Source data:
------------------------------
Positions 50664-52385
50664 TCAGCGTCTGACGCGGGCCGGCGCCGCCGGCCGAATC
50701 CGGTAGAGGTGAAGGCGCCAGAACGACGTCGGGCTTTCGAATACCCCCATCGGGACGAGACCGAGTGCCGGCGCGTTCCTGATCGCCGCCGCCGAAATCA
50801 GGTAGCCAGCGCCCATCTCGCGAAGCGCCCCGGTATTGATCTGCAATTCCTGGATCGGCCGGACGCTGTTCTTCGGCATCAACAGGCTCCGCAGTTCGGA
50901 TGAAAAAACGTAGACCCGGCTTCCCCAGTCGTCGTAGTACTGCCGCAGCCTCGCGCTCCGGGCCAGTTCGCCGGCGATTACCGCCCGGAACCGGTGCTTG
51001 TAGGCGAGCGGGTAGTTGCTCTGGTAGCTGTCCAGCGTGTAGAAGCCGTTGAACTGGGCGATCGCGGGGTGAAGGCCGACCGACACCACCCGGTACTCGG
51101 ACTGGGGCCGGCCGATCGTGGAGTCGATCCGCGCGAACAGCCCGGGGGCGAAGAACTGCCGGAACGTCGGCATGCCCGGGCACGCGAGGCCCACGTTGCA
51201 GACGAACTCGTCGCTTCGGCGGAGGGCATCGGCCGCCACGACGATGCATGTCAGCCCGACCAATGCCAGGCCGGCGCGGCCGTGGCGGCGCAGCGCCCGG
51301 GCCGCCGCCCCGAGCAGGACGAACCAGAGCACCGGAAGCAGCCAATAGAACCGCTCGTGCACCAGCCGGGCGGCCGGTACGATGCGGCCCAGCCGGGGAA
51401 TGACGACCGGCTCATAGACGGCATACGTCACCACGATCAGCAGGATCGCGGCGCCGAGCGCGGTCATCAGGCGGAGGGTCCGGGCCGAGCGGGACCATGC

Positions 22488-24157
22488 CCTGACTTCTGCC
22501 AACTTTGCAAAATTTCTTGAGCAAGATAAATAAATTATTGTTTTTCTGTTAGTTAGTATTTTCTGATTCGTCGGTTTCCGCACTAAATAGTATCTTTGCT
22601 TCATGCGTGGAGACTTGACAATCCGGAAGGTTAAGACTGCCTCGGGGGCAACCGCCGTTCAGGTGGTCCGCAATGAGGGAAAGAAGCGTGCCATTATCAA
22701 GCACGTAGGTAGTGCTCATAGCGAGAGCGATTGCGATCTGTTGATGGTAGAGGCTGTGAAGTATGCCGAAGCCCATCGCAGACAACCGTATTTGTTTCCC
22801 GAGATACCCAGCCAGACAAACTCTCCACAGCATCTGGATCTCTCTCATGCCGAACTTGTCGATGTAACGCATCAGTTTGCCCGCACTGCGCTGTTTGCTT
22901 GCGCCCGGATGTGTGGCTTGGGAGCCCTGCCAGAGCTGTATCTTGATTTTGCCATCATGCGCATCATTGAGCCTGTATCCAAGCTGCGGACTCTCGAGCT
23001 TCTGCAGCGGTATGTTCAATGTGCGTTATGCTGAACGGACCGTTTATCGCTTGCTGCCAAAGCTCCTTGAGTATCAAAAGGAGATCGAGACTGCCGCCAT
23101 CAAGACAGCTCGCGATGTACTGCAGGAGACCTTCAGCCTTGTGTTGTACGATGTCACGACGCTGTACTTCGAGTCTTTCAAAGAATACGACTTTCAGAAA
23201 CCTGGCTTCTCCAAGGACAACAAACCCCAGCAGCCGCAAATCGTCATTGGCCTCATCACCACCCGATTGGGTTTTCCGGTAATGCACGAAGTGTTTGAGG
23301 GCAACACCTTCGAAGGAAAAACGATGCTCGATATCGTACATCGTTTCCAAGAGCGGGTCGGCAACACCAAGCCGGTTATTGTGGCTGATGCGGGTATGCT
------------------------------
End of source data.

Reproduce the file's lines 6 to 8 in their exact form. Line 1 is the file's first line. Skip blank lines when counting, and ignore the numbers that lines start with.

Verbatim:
51001 TAGGCGAGCGGGTAGTTGCTCTGGTAGCTGTCCAGCGTGTAGAAGCCGTTGAACTGGGCGATCGCGGGGTGAAGGCCGACCGACACCACCCGGTACTCGG
51101 ACTGGGGCCGGCCGATCGTGGAGTCGATCCGCGCGAACAGCCCGGGGGCGAAGAACTGCCGGAACGTCGGCATGCCCGGGCACGCGAGGCCCACGTTGCA
51201 GACGAACTCGTCGCTTCGGCGGAGGGCATCGGCCGCCACGACGATGCATGTCAGCCCGACCAATGCCAGGCCGGCGCGGCCGTGGCGGCGCAGCGCCCGG